In these verses we have,
I. David’s prayers against his enemies, and all the enemies of God’s church and people; for it is as such that he looks upon them, so that he was actuated by a public spirit in praying against them, and not by any private revenge. 1. He prays that they might be disabled to do any further mischief (Ps. 58:6): Break their teeth, O God! Not so much that they might not feed themselves as that they might not be able to make prey of others, Ps. 3:7. He does not say, “Break their necks” (no; let them live to repent, slay them not, lest my people forget), but, “Break their teeth, for they are lions, they are young lions, that live by rapine.” 2. That they might be disappointed in the plots they had already laid, and might not gain their point: “When he bends his bow, and takes aim to shoot his arrows at the upright in heart, let them be as cut in pieces, Ps. 58:7. Let them fall at his feet, and never come near the mark.” 3. That they and their interest might waste and come to nothing, that they might melt away as waters that run continually; that is, as the waters of a land-flood, which, though they seem formidable for a while, soon soak into the ground or return to their channels, or, in general, as water spilt upon the ground, which cannot be gathered up again, but gradually dries away and disappears. Such shall the floods of ungodly men be, which sometimes make us afraid (Ps. 18:4); so shall the proud waters be reduced, which threaten to go over our soul, Ps. 124:4, 5. Let us by faith then see what they shall be and then we shall not fear what they are. He prays (Ps. 58:8) that they might melt as a snail, which wastes by its own motion, in every stretch it makes leaving some of its moisture behind, which, by degrees, must needs consume it, though it makes a path to shine after it. He that like a snail in her house is plenus sui—full of himself, that pleases himself and trusts to himself, does but consume himself, and will quickly bring himself to nothing. And he prays that they might be like the untimely birth of a woman, which dies as soon as it begins to live and never sees the sun. Job, in his passion, wished he himself had been such a one (Job 3:16), but he knew not what he said. We may, in faith, pray against the designs of the church’s enemies, as the prophet does (Hos. 9:14; Give them, O Lord! what wilt thou give them? Give them a miscarrying womb and dry breasts), which explains this prayer of the psalmist.
II. His prediction of their ruin (Ps. 58:9): “Before your pots can feel the heat of a fire of thorns made under them (which they will presently do, for it is a quick fire and violent while it lasts), so speedily, with such a hasty and violent flame, God shall hurry them away, as terribly and as irresistibly as with a whirlwind, as it were alive, as it were in fury.”
1. The proverbial expressions are somewhat difficult, but the sense is plain, (1.) That the judgments of God often surprise wicked people in the midst of their jollity, and hurry them away of a sudden. When they are beginning to walk in the light of their own fire, and the sparks of their own kindling, they are made to lie down in sorrow (Isa. 50:11), and their laughter proves like the crackling of thorns under a pot, the comfort of which is soon gone, ere they can say, Alas! I am warm, Eccl. 7:6. (2.) That there is no standing before the destruction that comes from the Almighty; for who knows the power of God’s anger? When God will take sinners away, dead or alive, they cannot contest with him. The wicked are driven away in their wickedness. Now,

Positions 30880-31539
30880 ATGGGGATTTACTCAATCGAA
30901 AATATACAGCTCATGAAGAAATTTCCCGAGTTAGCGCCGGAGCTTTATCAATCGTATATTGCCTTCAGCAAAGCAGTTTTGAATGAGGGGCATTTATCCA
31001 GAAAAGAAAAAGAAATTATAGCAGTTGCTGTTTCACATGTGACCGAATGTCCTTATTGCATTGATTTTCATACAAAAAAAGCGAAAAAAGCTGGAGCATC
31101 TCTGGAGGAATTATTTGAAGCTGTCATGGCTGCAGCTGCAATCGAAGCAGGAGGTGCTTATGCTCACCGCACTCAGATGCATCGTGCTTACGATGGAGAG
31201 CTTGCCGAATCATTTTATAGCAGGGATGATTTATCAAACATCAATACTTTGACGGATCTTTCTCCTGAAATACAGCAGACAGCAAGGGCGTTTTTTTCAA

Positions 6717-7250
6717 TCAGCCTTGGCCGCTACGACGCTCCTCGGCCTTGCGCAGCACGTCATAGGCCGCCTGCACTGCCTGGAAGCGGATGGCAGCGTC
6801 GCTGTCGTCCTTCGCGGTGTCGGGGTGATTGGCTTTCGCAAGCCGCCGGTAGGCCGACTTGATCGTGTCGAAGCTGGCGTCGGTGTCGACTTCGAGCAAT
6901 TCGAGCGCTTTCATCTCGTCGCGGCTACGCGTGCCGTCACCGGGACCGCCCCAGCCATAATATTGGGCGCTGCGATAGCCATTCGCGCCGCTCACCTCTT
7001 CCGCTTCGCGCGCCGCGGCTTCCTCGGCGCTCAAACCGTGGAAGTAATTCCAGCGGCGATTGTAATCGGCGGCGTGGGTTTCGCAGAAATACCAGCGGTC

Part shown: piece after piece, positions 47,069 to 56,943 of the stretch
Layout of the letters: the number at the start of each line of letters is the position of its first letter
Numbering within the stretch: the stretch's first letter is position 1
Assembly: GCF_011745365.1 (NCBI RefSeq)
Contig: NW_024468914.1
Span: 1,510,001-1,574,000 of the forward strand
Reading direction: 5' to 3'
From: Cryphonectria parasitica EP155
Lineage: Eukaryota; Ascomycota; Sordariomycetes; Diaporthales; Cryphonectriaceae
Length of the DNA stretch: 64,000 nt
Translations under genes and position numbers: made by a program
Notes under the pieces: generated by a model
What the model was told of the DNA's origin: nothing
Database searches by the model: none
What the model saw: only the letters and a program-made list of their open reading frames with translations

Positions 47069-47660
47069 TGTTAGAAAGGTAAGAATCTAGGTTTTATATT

2. There are two things which the psalmist promises himself as the good effects of sinners’ destruction:—(1.) That saints would be encouraged and comforted by it (Ps. 58:10): The righteous shall rejoice when he sees the vengeance. The pomp and power, the prosperity and success, of the wicked, are a discouragement to the righteous; they sadden their hearts, and weaken their hands, and are sometimes a strong temptation to them to question their foundations, Ps. 73:2, 13. But when they see the judgments of God hurrying them away, and just vengeance taken on them for all the mischief they have done to the people of God, they rejoice in the satisfaction thereby given to their doubts and the confirmation thereby given to their faith in the providence of God and his justice and righteousness in governing the world; they shall rejoice in the victory thus gained over that temptation by seeing their end, Ps. 73:17. He shall wash his feet in the blood of the wicked; that is, there shall be abundance of bloodshed (Ps. 68:23), and it shall be as great a refreshment to the saints to see God glorified in the ruin of sinners as it is to a weary traveller to have his feet washed. It shall likewise contribute to their sanctification; the sight of the vengeance shall make them tremble before God (Ps. 119:120) and shall convince them of the evil of sin, and the obligations they lie under to that God who pleads their cause and will suffer no man to do them wrong and go unpunished for it. The joy of the saints in the destruction of the wicked is then a holy joy, and justifiable, when it helps to make them holy and to purify them from sin. (2.) That sinners would be convinced and converted by it, Ps. 58:11. The vengeance God sometimes takes on the wicked in this world will bring men to say, Verily, there is a reward for the righteous. Any man may draw this inference from such providences, and many a man shall, who before denied even these plain truths or doubted of them. Some shall have this confession extorted from them, others shall have their minds so changed that they shall willingly own it, and thank God who has given them to see it and see it with satisfaction, That God is, and, [1.] That he is the bountiful rewarder of his saints and servants: Verily (however it be, so it may be read) there is a fruit to the righteous; whatever damage he may run, and whatever hardship he may undergo for his religion, he shall not only be no loser by it, but an unspeakable gainer in the issue. Even in this world there is a reward for the righteous; they shall be recompensed in the earth. Those shall be taken notice of, honoured, and protected, that seemed slighted, despised, and abandoned. [2.] That he is the righteous governor of the world, and will surely reckon with the enemies of his kingdom: Verily, however it be, though wicked people prosper, and bid defiance to divine justice, yet it shall be made to appear, to their confusion, that the world is not governed by chance, but by a Being of infinite wisdom and justice; there is a God that judges in the earth, though he has prepared his throne in the heavens. He presides in all the affairs of the children of men, and directs and disposes them according to the counsel of his will, to his own glory; and he will punish the wicked, not only in the world to come, but in the earth, where they have laid up their treasure and promised themselves a happiness—in the earth, that the Lord may be known by the judgments which he executes, and that they may be taken as earnests of a judgment to come. He is a God (so we read it), not a weak man, not an angel, not a mere name, not (as the atheists suggest) a creature of men’s fear and fancy, not a deified hero, not the sun and moon, as idolaters imagined, but a God, a self-existent perfect Being; he it is that judges the earth; his favour therefore let us seek, from whom every man’s judgment proceeds, and to him let all judgment be referred.